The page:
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Programming as a craft

People tend to have differing views about programming as to the nature of this endeavor. Many of us involved with creating software are employed by organizations that regard programming as a form of engineering - a methodical, almost robotic activity of taking a specification and turning it into error-free code (hence, perhaps, the terms software production and software factory). These organizations naturally shun the idea of programmers as artists, although many programmers may consider themselves as such. In an essay titled "Great Hackers", Paul Graham points out that a programming language is a medium of expression, and that the choice of a language (or more generally, the infrastructure for a software project) is not only a matter of adhering to a standard or selecting something that's popular (and thus, as the thinking goes, guaranteeing or at least maximizing the likelihood of, say, finding competent programmers) but an important social decision as well.

Personally, the way I perceive art and artistic expression makes me think of programming not exactly as art per se, but more of programmers as craftsmen. This would make programming, as a practice, a craft; it turns out that this metaphor is not terribly off the mark, since in many ways programming is an activity that benefits from being practiced (as in getting more and more competent and proficient in it). Indeed, despite part of programming being engineering, it also involves "skills of the hand" of sorts, as many of the tools programmers use (say, Emacs) and languages (say, Common Lisp and its 600+ standard functions) can require lots of rehearsing in order to be mastered.

The notion of programmers as craftsmen is also heart-warming to a perfectionist; one could visualize the image of highly skilled carpenters, stone cutters, etc. of bygone ages. In our age of instant gratification and end-justifies-means -style of corner-cutting, a proficient programmer, practicing his craft, is a pleasant thought. I wonder if this approach would have anything to do with the quality of the end result itself? Modern approaches to software creation (such as extreme programming) tend to emphasize the speed of production over careful planning (the latter is seen as a waste of resources). Without taking sides, the actual execution of the act of writing code surely benefits from an approach that is based on experience and proficiency, inasmuch as being a means of maximizing the chance of attaining error-free code, balanced against the time spent writing it.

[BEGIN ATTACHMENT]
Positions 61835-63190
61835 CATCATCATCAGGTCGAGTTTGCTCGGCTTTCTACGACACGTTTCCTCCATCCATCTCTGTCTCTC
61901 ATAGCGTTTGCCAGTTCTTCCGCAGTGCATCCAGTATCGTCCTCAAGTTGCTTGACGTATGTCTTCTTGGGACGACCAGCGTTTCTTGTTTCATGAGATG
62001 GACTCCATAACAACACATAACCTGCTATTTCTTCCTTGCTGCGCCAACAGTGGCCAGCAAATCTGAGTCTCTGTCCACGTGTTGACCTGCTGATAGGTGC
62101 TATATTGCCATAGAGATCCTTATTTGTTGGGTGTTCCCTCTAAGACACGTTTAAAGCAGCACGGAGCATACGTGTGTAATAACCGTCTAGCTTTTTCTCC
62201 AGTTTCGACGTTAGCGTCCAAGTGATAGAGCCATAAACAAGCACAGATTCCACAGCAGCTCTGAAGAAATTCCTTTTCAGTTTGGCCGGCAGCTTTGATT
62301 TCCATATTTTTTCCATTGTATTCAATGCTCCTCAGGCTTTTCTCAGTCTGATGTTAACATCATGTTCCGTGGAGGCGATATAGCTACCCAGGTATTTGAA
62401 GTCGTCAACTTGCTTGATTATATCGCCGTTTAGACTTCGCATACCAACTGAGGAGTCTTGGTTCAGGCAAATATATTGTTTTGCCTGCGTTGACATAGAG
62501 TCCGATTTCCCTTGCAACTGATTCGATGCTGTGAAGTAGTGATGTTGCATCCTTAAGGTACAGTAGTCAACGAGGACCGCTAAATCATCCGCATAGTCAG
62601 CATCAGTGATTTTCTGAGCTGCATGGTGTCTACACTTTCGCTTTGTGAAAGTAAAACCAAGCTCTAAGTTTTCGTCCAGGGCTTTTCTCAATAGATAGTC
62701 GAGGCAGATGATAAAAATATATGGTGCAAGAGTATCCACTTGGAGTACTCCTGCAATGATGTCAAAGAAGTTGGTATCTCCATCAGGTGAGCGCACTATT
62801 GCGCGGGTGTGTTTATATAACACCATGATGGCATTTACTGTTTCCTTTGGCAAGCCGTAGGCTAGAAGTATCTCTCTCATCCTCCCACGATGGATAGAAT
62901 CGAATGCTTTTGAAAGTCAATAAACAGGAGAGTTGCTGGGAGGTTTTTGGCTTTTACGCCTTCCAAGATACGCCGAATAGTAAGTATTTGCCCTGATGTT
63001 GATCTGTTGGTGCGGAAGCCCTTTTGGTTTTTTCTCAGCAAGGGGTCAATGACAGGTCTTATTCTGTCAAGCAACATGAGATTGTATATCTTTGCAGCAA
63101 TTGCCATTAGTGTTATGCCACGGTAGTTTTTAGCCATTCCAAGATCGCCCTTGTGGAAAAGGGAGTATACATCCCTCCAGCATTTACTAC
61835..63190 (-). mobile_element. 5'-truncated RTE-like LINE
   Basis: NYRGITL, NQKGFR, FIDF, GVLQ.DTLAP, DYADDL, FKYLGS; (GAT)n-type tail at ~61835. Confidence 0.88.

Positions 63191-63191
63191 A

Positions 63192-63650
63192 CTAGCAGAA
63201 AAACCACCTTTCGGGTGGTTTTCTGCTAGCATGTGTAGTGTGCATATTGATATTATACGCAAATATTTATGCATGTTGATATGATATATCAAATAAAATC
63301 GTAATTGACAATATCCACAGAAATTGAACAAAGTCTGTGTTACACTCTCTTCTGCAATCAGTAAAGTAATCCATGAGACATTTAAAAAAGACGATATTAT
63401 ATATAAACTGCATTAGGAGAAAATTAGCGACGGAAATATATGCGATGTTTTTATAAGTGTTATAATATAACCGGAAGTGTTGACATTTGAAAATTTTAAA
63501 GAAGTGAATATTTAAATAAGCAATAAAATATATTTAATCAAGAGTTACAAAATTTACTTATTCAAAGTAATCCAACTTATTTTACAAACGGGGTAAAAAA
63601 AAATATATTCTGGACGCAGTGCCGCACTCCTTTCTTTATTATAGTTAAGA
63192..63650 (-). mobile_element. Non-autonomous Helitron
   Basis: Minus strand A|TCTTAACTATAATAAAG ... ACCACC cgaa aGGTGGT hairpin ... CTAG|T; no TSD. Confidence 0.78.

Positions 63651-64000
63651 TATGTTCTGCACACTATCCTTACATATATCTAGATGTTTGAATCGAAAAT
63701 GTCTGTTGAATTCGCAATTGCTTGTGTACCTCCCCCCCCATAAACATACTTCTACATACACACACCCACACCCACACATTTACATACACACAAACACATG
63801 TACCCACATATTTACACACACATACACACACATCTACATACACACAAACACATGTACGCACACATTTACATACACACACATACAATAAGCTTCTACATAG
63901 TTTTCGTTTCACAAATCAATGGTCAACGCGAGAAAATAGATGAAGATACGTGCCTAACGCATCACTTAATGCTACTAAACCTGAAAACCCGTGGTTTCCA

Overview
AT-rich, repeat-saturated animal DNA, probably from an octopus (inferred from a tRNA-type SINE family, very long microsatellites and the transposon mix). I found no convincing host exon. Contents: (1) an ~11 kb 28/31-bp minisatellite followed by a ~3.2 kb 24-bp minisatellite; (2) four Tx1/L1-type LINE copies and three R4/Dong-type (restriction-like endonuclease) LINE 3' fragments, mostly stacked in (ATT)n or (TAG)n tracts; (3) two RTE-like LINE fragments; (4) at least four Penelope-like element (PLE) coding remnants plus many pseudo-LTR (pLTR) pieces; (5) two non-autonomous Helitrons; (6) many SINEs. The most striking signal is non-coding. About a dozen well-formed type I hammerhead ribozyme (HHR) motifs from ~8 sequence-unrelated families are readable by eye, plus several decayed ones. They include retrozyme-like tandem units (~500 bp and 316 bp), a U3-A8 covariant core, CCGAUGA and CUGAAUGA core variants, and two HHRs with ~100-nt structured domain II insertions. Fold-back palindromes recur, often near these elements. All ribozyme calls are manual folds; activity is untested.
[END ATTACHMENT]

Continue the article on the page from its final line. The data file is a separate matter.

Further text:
All of this, no surprise, is compatible with my own desire to write my code just so, that is, exhibiting certain perfectionistic traits when it comes to how my source code looks, how it is organized, and what idioms it uses. A consistent, clear style also leads to maintainable code (as a personal note, this is particularly good for someone like myself who forgets the details of the code about 24 hours after it was written).

In his recent monograph "On Bullshit" (yes, this actually is a serious book), Harry G. Frankfurt discusses corner-cutting as a form of bullshit and points out that craftsmen of the past would even pay attention to details that would not be seen in the end result, since the idea of having done a sloppy job would bother their conscience. In the software business, does such professional pride exist, does it perhaps take other forms, or has it simply been dispensed with because of the inevitable pressures of deadlines and "time-to-market"?

And as to art, sometimes I feel like printing out some of my source code, framing it, and hanging it on the wall. In these cases, people worrying about deadlines might feel that I have spent too much time polishing the code. I wonder. Graham points out that a great programmer can be 100 times more productive than a mediocre one; without making any claims about being a great programmer myself, I cannot help thinking that these great programmers must be the master craftsmen of our craft. Thus, I wonder if the notion of "apprenticeship" would make sense in our business as well?

Posted by ora at 19:20


This is exactly how I feel about my code. Now I understand why. Thank you, very much!

Posted by: John Connors at April 21, 2005 04:21 PM

OFF-TOPIC: I just leart about WILBUR. Do you think there is any chance that its license becomes clearly "free / open source"? For information, follow this thread of debian-legal: http://lists.debian.org/debian-legal/2003/08/msg01804.html

"Is the Nokia Open Source License Debian-Free-Software-Guidelines compliant?"

At the end, Branden Robinson states that it is not.


Posted by: artime at April 22, 2005 05:52 AM